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Preakness Stakes: Oxbow delivers for new Calumet owner Kelley
By Nicole Russo
While the Triple Crown hopes of Kentucky Derby winner Orb, who represents decades of involvement in the racing industry for the Phipps and Janney families, were dashed in the Preakness Stakes, another historic name landed in the winner's circle Saturday at Pimlico Race Course.
Calumet Farm recorded a record eighth Preakness victory as owner - and first in the Brad Kelley era - as Oxbow capitalized on an uncontested lead to post the victory in the second leg of the Triple Crown. Kelley, a Forbes 400 member, assumed control of Calumet - the historic facility founded in 1924 by William Monroe Wright - last spring.
"To put Calumet, and we all know that name, back on the front pages is very special," said trainer D. Wayne Lukas.
Incidentally, Lukas trained Calumet's last champion, 1990 Horse of the Year Criminal Type. Shortly afterward, the historic farm collapsed into bankruptcy under president J.T. Lundy, who had married into the Wright family. Put on the auction block in order to pay creditors, Calumet was purchased for $17 million by Henryk de Kwiatkowski in 1992. The owner died in 2003, and a trust with his children as the beneficiaries managed the facility until last year.
In May 2012, a group called the Calumet Investment Trust purchased the farm for just over $35.9 million. Kelley leases the farm from the trust, and began racing and breeding under the Calumet Farm name in February.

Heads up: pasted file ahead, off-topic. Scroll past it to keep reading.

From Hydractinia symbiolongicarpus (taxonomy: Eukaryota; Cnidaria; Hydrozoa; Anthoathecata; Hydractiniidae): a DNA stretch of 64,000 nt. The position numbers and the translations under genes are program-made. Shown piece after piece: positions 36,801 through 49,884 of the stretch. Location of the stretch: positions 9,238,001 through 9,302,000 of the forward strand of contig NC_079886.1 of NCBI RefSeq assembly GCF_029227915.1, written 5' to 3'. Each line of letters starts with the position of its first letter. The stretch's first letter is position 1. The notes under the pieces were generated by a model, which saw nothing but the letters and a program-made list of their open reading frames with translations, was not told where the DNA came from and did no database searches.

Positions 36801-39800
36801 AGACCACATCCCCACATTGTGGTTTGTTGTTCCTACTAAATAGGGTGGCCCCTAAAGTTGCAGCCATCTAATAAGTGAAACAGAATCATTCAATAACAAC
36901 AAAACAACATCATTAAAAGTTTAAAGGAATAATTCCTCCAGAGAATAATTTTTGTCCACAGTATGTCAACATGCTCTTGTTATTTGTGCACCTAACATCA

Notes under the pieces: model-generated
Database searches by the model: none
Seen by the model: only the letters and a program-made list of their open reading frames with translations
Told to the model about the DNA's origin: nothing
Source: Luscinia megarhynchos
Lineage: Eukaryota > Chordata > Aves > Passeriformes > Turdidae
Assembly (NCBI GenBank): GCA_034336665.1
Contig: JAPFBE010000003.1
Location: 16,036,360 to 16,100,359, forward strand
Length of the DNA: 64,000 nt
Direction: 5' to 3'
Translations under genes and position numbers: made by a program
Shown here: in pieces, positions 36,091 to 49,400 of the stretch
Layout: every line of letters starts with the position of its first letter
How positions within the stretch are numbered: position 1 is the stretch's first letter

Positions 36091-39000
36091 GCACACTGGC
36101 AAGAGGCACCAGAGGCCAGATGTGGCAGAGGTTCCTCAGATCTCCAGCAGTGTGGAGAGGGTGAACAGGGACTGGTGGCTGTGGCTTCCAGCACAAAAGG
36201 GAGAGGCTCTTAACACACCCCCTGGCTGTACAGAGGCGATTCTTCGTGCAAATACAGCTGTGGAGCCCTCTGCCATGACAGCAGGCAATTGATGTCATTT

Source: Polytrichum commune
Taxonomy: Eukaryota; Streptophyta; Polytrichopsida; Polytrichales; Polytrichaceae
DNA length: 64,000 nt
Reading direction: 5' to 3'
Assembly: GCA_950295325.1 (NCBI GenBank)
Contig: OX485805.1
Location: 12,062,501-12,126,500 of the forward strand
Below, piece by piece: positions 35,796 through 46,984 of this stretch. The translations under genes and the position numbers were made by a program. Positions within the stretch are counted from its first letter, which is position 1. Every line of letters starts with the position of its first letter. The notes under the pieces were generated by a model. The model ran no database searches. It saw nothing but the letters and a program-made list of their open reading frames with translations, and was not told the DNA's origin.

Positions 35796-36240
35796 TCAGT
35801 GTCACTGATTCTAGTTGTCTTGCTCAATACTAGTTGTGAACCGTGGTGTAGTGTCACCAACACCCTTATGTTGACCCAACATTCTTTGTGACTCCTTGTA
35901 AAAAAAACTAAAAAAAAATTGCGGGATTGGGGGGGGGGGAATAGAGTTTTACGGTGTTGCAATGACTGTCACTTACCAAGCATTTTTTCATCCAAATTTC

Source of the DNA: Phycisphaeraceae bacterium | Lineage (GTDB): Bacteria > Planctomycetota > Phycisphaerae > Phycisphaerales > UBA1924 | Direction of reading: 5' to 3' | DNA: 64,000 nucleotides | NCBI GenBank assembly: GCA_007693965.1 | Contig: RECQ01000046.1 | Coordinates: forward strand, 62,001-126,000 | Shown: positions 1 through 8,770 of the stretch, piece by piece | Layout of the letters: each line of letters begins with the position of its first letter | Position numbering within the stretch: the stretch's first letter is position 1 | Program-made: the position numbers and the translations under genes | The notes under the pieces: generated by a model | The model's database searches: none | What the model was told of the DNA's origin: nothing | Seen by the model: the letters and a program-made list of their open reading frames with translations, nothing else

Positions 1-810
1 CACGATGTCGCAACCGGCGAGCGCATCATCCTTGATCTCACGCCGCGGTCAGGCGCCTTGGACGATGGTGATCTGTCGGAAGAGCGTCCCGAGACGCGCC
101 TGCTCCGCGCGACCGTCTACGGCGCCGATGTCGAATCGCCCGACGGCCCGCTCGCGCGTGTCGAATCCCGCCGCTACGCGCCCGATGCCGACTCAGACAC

Kelley, who made his fortune in the tobacco industry, began racing under the name of his Bluegrass Hall farm in 2009. In just a handful of years since, he has already found success in some of Thoroughbred racing's highest-profile events. The owner was on the Triple Crown trail last year with homebred Optimizer, the only member of his crop to compete in all three races in the series. The colt is now a multiple graded stakes winner. Kelley also owns Hightail, winner of the 2012 Breeders' Cup Juvenile Sprint.
About an hour before the Preakness was run, Kelley, Lukas, and jockey Gary Stevens teamed up to win the Grade 2 Dixie Stakes on the Pimlico turf with Skyring.
Kelley purchased Oxbow, who was bred in Kentucky by Colts Neck LLC, for $250,000 at the 2011 Keeneland September yearling sale. The Awesome Again colt has now won three of 11 career starts for earnings of $983,500. He won the Grade 3 LeComte Stakes and finished second in the Grade 2 Rebel Stakes to earn his way into the Triple Crown, but entered the Preakness off a sixth-place effort two weeks ago in the Kentucky Derby.
"It was a great race," Erin Kelley, who was on hand to represent her father, said on the NBC telecast after the Preakness. "He ran really well. I'm just excited to see what's next."
Calumet's other Preakness winners, all homebreds for the Wright family, were Whirlaway (1941), Pensive (1944), Faultless (1947), Citation (1948), Fabius (1956), Tim Tam (1958), and Forward Pass (1968). Both Whirlaway and Citation went on to win the Triple Crown.
let me just say that ,hey the man put up his $$ he can call the place whatever he wants, but to see the name CALUMET FARM & the horse not dressed in devils red & blue is like the N.Y. YANKEES playing in the uni's of the Rockford peaches..................